Three and a half hours at the reserve proved rather disappointing with only seven Common Redstarts, which included just one juvenile, a female Stonechat, a large party of Long-tailed Tits, several family parties of Chiffchaffs and Coal Tits, a juvenile Great Spotted Woodpecker and a couple of Green Woodpeckers being the best birds seen.
I did hear the distant churring of a Dartford Warbler on the M.O.D. land but, to my frustration, it didn't show itself.
Butterflies were a bit more obliging, if nigh-on impossible to photograph, with a Silver-washed Fritillary and a probable Silver-studded Blue dashing past us.
Others included several Small Heaths, Meadow Browns, Gatekeepers, Large Whites, a Small White, two Red Admirals, two Small Coppers and a Large Skipper.
A very tatty SMALL COPPER
A couple of interesting moths were found - the first I thought was an Udea lutealis but the kind people at the iSpot website consider it to be a worn Brown China Mark (Elophila nymphaeata). The second moth I thought was a Satin Grass-veneer (Crambus perlella) but, yet again, the experts at iSpot consider it shows enough of a two-toned appearance to be a Straw Grass-veneer (Agriphila straminella). I bow to their expertise in noticing subtle variations that pass me by completely.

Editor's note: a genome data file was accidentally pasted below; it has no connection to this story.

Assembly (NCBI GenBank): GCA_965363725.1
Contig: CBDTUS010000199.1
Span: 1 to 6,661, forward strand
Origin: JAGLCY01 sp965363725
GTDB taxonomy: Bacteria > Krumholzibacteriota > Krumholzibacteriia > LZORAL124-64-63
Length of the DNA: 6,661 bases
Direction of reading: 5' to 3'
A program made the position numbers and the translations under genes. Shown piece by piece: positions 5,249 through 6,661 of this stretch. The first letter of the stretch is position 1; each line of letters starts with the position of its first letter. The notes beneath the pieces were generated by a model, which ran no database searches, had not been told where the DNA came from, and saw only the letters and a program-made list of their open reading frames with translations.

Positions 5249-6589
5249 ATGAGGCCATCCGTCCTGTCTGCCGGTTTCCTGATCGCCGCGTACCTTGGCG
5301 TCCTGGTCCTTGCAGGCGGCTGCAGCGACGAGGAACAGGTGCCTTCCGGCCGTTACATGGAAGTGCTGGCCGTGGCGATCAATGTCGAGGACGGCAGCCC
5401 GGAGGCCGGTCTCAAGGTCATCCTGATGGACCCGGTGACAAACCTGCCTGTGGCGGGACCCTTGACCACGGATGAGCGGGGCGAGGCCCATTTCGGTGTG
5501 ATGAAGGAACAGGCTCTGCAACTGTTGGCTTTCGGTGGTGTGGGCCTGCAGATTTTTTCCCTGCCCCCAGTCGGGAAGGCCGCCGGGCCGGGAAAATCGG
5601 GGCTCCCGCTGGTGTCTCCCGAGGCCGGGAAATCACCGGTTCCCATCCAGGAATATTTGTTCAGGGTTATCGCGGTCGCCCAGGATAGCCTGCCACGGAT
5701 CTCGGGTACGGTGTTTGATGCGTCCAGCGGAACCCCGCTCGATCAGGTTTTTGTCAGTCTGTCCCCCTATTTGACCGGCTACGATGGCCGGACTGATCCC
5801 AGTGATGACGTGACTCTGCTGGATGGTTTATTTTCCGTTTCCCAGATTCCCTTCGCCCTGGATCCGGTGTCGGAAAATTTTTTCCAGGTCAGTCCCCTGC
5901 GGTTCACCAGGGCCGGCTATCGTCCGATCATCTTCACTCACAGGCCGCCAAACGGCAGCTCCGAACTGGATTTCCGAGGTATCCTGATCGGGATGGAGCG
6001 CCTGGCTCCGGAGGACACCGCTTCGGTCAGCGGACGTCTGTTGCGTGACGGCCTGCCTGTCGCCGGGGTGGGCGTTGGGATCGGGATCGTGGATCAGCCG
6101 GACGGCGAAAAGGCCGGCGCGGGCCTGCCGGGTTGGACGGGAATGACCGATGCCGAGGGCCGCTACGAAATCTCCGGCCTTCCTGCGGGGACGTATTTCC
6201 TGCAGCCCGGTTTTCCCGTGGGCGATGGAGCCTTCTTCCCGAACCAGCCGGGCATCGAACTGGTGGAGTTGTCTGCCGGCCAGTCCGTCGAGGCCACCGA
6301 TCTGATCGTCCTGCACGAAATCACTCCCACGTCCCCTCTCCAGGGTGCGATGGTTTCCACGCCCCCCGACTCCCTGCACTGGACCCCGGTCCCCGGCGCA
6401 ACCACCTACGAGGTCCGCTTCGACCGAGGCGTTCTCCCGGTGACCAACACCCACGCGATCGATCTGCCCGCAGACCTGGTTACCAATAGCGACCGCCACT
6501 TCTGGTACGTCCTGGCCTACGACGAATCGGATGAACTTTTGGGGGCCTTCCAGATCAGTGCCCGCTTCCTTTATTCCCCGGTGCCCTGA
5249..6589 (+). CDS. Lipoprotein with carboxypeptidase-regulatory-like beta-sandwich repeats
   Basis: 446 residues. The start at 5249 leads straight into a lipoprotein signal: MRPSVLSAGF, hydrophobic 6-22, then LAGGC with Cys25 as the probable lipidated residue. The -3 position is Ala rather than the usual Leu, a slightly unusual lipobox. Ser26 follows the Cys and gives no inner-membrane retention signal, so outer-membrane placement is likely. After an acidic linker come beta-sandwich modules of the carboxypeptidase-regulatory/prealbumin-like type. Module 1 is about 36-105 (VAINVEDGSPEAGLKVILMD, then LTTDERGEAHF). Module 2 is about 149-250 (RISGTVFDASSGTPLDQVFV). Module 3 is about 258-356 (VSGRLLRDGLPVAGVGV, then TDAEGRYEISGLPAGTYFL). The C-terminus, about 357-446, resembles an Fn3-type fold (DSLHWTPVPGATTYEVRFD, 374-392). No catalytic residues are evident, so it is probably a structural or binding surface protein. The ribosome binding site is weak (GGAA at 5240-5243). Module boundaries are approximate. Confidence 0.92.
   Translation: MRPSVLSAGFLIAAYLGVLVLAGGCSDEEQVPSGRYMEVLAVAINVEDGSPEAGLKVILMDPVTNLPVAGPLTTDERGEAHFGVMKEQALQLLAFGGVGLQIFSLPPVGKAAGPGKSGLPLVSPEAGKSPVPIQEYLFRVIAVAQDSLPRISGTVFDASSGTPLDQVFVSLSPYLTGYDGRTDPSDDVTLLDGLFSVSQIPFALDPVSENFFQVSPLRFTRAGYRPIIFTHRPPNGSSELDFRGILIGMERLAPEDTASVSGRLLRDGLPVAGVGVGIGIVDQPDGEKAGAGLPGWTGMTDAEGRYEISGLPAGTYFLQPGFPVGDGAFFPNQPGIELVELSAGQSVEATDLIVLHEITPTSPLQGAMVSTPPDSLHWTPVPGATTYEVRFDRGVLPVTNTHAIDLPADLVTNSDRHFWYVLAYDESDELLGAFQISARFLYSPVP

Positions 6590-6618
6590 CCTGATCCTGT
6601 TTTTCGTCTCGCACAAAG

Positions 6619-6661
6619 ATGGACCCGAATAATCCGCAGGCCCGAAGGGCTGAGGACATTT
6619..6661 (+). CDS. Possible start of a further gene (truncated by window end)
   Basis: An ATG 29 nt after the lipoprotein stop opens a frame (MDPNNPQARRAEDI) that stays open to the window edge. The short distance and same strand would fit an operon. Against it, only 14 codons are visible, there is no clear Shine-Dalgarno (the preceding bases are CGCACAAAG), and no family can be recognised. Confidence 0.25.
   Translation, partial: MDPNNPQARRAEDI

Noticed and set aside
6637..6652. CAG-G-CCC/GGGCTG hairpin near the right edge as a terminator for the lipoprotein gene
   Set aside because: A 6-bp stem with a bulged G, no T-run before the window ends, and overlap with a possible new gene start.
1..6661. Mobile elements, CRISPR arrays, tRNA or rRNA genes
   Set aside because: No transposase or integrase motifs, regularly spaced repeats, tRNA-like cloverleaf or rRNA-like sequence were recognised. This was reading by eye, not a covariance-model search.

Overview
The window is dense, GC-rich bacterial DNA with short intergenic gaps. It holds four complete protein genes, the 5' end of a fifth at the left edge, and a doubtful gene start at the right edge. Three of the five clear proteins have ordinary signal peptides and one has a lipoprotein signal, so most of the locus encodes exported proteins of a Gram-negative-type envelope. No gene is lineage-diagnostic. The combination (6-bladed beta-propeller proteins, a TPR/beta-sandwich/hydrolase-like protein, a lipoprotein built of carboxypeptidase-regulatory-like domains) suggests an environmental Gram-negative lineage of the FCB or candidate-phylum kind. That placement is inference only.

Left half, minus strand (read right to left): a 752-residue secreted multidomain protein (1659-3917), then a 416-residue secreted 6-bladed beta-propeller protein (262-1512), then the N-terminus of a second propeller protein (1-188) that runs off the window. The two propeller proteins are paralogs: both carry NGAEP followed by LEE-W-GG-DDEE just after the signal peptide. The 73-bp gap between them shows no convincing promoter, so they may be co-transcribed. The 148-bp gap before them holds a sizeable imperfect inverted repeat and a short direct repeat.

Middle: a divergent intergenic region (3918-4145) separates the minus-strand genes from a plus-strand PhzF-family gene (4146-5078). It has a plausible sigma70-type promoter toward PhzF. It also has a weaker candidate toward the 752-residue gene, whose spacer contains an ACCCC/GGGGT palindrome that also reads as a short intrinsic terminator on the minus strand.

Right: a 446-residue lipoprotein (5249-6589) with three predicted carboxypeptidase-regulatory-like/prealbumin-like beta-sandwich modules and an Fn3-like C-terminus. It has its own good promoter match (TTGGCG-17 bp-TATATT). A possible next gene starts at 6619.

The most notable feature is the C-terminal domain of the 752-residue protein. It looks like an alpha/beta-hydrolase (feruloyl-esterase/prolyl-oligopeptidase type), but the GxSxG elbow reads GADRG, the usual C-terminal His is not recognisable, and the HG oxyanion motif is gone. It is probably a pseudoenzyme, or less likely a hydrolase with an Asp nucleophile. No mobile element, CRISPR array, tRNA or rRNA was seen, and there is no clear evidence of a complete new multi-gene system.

Brown China Mark
I had hoped for Golden-ringed and Black Darter dragonflies but, like the birds, they were noticeable by their absence with just a male Emperor, a male Common Darter and a surprise in the form of a Brown Hawker patrolling at the edge of a belt of conifers, but not a single damselfly was seen
An Adder slithered into a clump of grass close to the M.O.D. land but refused to come out for a photo which was frustrating for me as I have never managed to photograph one yet!
A few Heath Spotted Orchids were still in flower and Sue found what I think is a Heath Milkwort, based on the habitat (although it could just as easily be Common Milkwort, but I think that prefers chalk grassland).
HEATH SPOTTED ORCHID
Fungi were everywhere but I don't have sufficient knowledge to identify them with any confidence but, again, the iSpot team reckon the first is The Blusher (Amanita rubescens var. rubescens) and the second is one of the Brittlegills (Russula sp). I will have to take their word for that.
All in all, the heathland was exceptionally quiet but, with only three other people present on the reserve, it still made for an enjoyable visit.
Graham & Sue